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Gingerbread Making Workshop in Nuremberg: Lebkuchen

Every culture has its own special culinary delights and in Nuremberg one firm favourite is the wonderfully aromatic and delicious Lebkuchen. This traditional baked Christmas treat resembles a gingerbread and nowadays is available in shops all year round.

German Gingerbread COokies

round german gingerbread cookies with coloured toppings

Disclosure: We were hosted by the Nuremberg Tourist Board, however all views, opinions and photos are my own and remain a copyright of the Curious Pixie.

History of the LebkucHen

First, a bit of history behind these deliciously sweet, spicy and incredibly soft gingerbread which has been around for more than 600 years. Franconian monks in Germany first began to bake these honey based cakes in the 11th century.

In fact a precursor to gingerbread can be traced all the way back to the ancient Egyptians, Greeks and Romans. Considered more than just food, they were also worn as talismans in battle or placed as a burial gift in the graves of the Egyptian pharaohs.


cobbled streets of nuremberg with multicoloured buildings and bicycles against street lamp

Good question! The city was strategically located at the intersection of the historical spice and trade routes in the time of the former Free Imperial City. It became an important trading centre for exotic spices such as cinnamon, cloves, cardamom, nutmeg and mace to name a few from all around the world.

Due to the well-known health benefits associated with spices such as cloves being an anti-inflammatory or cinnamon aiding blood circulation and digestion, the city council widely encouraged citizens to consume these sweet treats. I guess this was all pre Atkins.

Since their invention secret recipes have been handed down from generation to generation and still used today. Hence the city being a mecca for all things gingerbread.

The Famous NUremberg Elisenlebkuchen

Nuremberg of course has its own exclusive version – the Elisenlebkuchen. They’re considered to be the finest and richest of all Lebkuchen varieties. The soft and chewy round cookies are baked on thin communion wafers called oblaten. Legend has it they’re named after Elizabeth the daughter of a master baker. The secret recipe helped her recover from a grave illness when no doctor could help.

These world famous gingerbreads are also protected. On 1st July 1996, Nuremberg Lebkuchen were recognized in Europe as having a protected geographical indication (PGI) and now must be produced within the boundaries of the city. Strict guidelines are enforced on the making of the Elisenlebkuchen and contain no more than 10% flour and have at least 25% nuts in the mixture.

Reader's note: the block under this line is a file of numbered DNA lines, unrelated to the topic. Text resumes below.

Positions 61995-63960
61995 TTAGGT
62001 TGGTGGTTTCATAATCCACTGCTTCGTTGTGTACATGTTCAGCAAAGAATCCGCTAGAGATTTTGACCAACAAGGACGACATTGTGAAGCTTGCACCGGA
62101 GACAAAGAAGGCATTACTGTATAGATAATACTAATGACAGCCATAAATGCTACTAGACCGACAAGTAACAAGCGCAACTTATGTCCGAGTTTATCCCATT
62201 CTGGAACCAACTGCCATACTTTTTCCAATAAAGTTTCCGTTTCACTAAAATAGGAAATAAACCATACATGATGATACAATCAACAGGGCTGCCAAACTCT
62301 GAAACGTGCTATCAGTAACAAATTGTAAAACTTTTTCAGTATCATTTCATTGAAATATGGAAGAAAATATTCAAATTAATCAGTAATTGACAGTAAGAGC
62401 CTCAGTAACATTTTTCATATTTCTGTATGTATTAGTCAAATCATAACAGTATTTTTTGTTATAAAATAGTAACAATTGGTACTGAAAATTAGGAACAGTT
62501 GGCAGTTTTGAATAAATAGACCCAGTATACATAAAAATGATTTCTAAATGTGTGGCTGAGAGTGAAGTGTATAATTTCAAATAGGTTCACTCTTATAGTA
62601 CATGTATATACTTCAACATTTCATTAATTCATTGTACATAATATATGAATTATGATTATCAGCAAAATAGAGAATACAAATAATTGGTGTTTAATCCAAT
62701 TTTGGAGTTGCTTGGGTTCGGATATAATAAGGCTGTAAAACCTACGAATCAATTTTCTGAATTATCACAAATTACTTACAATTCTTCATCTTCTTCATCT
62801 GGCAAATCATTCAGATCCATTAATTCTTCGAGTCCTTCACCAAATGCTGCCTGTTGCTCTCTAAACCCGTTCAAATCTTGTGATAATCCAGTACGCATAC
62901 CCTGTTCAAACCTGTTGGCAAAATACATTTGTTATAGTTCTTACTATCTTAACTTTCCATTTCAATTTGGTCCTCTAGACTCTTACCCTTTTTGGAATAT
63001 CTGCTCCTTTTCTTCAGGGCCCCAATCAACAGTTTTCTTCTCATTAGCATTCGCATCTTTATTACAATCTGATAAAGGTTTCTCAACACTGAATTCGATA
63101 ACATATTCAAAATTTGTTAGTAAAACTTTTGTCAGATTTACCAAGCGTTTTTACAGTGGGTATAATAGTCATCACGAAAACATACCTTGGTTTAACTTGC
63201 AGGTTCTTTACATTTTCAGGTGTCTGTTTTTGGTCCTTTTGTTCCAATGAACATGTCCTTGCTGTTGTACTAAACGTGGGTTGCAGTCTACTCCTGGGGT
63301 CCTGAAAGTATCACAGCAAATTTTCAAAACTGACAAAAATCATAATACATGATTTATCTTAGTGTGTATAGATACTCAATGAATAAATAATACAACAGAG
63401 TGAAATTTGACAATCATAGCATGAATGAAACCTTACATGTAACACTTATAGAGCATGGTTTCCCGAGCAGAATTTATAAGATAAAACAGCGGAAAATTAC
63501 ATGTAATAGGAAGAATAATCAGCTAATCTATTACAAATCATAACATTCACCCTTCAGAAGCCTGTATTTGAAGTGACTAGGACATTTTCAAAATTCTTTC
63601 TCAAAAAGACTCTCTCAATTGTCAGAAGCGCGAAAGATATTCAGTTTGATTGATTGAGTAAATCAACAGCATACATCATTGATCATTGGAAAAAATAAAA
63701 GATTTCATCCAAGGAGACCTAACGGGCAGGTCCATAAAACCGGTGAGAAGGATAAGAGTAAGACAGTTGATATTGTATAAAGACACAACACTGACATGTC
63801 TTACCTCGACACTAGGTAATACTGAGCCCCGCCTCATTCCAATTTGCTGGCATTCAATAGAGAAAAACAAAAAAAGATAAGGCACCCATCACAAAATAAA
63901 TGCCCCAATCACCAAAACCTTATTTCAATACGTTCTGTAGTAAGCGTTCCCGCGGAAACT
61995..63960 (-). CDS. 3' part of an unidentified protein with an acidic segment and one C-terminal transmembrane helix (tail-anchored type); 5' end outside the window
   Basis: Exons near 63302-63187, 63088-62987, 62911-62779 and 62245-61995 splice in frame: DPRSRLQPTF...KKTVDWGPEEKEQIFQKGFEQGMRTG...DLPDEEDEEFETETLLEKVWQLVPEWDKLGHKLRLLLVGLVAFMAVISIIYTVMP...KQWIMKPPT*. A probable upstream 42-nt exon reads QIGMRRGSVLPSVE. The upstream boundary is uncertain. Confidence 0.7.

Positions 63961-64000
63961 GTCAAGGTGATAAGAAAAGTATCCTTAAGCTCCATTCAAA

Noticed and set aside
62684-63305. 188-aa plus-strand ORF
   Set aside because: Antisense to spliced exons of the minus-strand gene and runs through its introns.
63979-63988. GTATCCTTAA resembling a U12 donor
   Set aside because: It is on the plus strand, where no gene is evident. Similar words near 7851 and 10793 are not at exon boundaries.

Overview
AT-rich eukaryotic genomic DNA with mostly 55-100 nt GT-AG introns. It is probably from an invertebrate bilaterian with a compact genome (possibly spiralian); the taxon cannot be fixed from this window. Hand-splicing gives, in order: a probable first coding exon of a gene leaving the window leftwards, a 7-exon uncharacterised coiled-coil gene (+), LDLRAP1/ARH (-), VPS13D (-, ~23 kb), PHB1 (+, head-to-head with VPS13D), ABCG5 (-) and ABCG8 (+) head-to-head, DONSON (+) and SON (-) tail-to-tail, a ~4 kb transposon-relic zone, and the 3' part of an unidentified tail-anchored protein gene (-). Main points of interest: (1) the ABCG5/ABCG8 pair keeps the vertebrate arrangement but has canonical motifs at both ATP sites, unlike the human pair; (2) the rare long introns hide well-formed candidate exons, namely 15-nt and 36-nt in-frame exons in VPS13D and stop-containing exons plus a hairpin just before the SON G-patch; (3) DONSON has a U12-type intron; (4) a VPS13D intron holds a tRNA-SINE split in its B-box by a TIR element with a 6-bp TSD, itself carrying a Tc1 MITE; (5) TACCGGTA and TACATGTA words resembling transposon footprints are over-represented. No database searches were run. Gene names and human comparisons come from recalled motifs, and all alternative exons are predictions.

Make your own Lebkuchen at a gingerbread making workshop

inside & counter of Eicklein Lebkuchen bakery

Wicklein Lebkuchen is the leading brand for the original Nuremberg Lebkuchen and has been around for almost four hundred years. The flagship store and bakery is located on the Main Market square. Customers can mingle with the heavenly aroma of homemade gingerbread, enjoy a beverage with their Lebkuchen and also experience the gingerbread handicraft for themselves.

teacher of workshop behind counter with ingredients and tools

The gingerbread making workshop lasts 1.5 hours and starts with a welcome drink of either sparkling wine, coffee or soft drink.

The baking journey begins with the fascinating history behind the internationally renowned gingerbread. From it being considered holy food for centuries to learning the secrets of Nuremberg’s gingerbread spices and recipes.

two girls making Wicklein using scoops and tools with help from teacher

Obviously the Wicklein recipe is a closely guarded secret, so the mixture is pre-made. To help create your own batch of sumptuous gingerbread cookies you need to master the technique of Lebkuchen spreading. The trick for the perfect shape is all in the clicking sound between the two metal plates.

Sima holding her Lebkuchen with almond toppings during the gingerbread workshop